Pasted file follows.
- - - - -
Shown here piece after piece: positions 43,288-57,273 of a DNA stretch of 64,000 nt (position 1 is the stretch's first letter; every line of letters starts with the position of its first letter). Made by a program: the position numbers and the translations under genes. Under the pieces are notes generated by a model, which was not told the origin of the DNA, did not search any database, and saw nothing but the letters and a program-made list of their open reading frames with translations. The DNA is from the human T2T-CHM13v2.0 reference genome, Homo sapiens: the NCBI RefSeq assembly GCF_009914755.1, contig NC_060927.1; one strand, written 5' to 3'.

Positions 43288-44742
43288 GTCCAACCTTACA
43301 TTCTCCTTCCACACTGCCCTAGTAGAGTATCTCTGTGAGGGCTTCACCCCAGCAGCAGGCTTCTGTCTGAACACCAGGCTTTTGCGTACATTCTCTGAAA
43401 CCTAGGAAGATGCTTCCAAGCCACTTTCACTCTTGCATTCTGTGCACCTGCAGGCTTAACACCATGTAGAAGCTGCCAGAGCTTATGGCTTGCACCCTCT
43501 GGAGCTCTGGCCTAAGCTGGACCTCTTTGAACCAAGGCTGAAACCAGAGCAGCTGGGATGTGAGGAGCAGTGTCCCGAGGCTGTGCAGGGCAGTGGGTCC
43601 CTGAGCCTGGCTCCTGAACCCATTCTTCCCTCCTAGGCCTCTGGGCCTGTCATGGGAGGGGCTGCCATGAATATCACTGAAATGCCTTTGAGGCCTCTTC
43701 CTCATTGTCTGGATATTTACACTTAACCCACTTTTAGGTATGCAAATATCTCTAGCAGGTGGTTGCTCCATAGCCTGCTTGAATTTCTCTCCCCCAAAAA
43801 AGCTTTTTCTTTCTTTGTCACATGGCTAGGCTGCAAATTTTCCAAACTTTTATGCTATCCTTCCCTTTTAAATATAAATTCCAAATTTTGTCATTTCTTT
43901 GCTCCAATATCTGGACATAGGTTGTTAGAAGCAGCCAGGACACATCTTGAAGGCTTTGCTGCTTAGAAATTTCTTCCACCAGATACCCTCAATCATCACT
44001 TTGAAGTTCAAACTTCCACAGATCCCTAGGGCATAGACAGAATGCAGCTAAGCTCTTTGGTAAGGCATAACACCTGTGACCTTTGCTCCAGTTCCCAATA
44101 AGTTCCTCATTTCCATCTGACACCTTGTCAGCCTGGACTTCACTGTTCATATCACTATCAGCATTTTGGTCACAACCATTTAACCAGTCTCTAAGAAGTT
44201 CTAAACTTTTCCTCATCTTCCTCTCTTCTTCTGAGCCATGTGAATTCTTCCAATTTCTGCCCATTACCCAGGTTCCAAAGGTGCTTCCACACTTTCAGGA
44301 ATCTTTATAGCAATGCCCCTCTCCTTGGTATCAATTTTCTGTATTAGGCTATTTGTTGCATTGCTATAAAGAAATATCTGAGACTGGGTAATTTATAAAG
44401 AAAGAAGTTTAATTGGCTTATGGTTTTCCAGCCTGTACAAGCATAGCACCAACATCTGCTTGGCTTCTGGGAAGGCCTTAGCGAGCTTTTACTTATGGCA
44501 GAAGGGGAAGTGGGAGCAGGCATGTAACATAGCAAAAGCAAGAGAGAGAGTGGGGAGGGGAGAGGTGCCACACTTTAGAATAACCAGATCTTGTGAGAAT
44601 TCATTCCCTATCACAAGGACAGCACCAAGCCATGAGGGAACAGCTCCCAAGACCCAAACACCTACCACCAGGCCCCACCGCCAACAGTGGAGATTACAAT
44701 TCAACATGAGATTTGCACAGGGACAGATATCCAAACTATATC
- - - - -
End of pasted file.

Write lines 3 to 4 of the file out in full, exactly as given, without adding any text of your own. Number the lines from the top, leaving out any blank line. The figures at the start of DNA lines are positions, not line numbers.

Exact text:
43288 GTCCAACCTTACA
43301 TTCTCCTTCCACACTGCCCTAGTAGAGTATCTCTGTGAGGGCTTCACCCCAGCAGCAGGCTTCTGTCTGAACACCAGGCTTTTGCGTACATTCTCTGAAA